NYU Langone doctors are familiar with the different types of eating disorders, including anorexia nervosa, bulimia nervosa, and binge eating disorder. In addition, many people suffer from symptoms related to eating that are not necessarily attributed to one of these conditions. These people may also benefit from treatment.
Anorexia nervosa, often called anorexia, is an eating disorder in which a person maintains a weight that is significantly below average for his or her age and height. People with anorexia have an intense fear of gaining weight. They are typically obsessed with food and have a distorted body image, perceiving that they are “fat,” even when they are underweight.
To stay underweight, people with anorexia may starve themselves or eat sparsely and infrequently. They may purge food by vomiting or using laxatives, or they may exercise intensely. Often, people with anorexia do not recognize that these actions are unhealthy or that their perception of their own body is distorted.
Anorexia may be about more than eating or weight. It is an unhealthy way to cope with emotional problems, perfectionism, and a desire for control. A person with anorexia often equates self-worth with weight. The cycle of self-starvation can become extremely difficult to interrupt after it begins, in part due to brain changes that result from insufficient nutrition.
Anorexia often develops during adolescence and is diagnosed mostly in girls and women, although 1 in 10 people diagnosed with the condition is male. People with anorexia commonly have other mental disorders, such as mood and anxiety disorders or problems with drug abuse or addiction.
Symptoms may include a bluish discoloration of the fingers due to a lack of oxygen. People with anorexia may also have hair that thins, breaks, or falls out, and they may experience fatigue or insomnia. Dizziness or fainting, intolerance of cold, low libido, irritability, mood changes, and the absence of menstruation in women may also occur.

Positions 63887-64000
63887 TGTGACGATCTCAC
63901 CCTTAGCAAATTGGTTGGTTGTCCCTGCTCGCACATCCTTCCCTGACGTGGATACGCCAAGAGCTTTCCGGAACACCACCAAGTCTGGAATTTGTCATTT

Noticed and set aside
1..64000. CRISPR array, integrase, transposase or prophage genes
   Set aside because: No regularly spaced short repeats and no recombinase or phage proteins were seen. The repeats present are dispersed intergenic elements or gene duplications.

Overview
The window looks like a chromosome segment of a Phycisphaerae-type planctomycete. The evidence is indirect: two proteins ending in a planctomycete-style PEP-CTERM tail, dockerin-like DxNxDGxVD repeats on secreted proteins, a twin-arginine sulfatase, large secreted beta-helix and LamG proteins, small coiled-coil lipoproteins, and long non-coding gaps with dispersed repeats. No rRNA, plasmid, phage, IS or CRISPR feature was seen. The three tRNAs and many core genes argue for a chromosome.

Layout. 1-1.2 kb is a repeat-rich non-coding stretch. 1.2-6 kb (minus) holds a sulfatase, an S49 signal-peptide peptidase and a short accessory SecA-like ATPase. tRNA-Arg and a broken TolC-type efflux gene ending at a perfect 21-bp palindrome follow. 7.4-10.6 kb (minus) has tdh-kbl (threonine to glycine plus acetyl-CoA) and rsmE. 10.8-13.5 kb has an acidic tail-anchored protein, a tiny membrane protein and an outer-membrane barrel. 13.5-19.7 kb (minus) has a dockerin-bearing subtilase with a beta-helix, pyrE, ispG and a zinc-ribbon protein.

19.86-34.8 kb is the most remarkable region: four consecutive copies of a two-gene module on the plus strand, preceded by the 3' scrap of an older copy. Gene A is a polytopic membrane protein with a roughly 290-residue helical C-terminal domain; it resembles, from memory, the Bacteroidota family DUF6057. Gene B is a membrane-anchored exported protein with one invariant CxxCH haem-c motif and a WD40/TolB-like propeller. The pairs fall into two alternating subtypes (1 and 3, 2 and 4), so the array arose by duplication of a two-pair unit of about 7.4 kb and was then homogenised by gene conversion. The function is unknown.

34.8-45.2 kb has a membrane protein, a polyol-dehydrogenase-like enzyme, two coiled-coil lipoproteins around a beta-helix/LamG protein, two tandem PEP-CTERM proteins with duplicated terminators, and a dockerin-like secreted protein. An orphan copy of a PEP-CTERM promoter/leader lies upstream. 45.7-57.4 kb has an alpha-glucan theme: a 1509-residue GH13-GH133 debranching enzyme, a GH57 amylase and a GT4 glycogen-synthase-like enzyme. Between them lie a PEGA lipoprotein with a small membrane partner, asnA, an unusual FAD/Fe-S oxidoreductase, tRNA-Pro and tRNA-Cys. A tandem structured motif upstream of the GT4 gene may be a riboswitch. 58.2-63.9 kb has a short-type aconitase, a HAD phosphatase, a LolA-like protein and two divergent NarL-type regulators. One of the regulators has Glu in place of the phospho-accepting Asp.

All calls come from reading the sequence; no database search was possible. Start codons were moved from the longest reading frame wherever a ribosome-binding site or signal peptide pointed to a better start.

Bulimia nervosa, or bulimia, is a type of eating disorder in which a person engages in episodes of bingeing—during which he or she eats a large amount of food—and then purges, or tries to get rid of the extra calories. Examples of purging include self-induced vomiting or excessive exercise, such as running on a treadmill for hours.
Binge eating is often done in private. Because most people with bulimia are of average weight or even slightly overweight, it may not be readily apparent to others that something is wrong.
Bulimia often begins in the late teens or early adulthood and is diagnosed mostly in women. People with bulimia may have other mental health issues, including depression and anxiety. They may also have a history of drug or alcohol abuse and self-injurious behavior.
Symptoms may include discolored or stained teeth, calluses on the back of the hands or knuckles from self-induced vomiting, and swelling in the cheeks or jaw area. A person with bulimia may experience frequent weight fluctuation, and women with this condition may have irregular menstrual cycles. Bulimia can also cause people to experience mood changes and irritability, think constantly about food and weight, and have difficulty concentrating.
People with binge eating disorder eat unusually large amounts of food often and in secret but do not necessarily attempt to get rid of calories after the food is consumed. People with the condition may be embarrassed or feel guilty about binge eating, but their compulsion prevents them from stopping.
These people can be average weight, overweight, or obese. They may have other mental health disorders, such as depression or substance abuse problems. Many binge eaters have trouble coping with anger, sadness, boredom, worry, and stress. The condition is diagnosed in women slightly more often than in men.
Binge eating disorder often has no physical symptoms. Psychological symptoms that may or may not be apparent to others include depression, anxiety, or shame or guilt about the amount of food eaten. Frequent dieting without weight loss is another symptom of binge eating disorder.
Learn more about our research and professional education opportunities.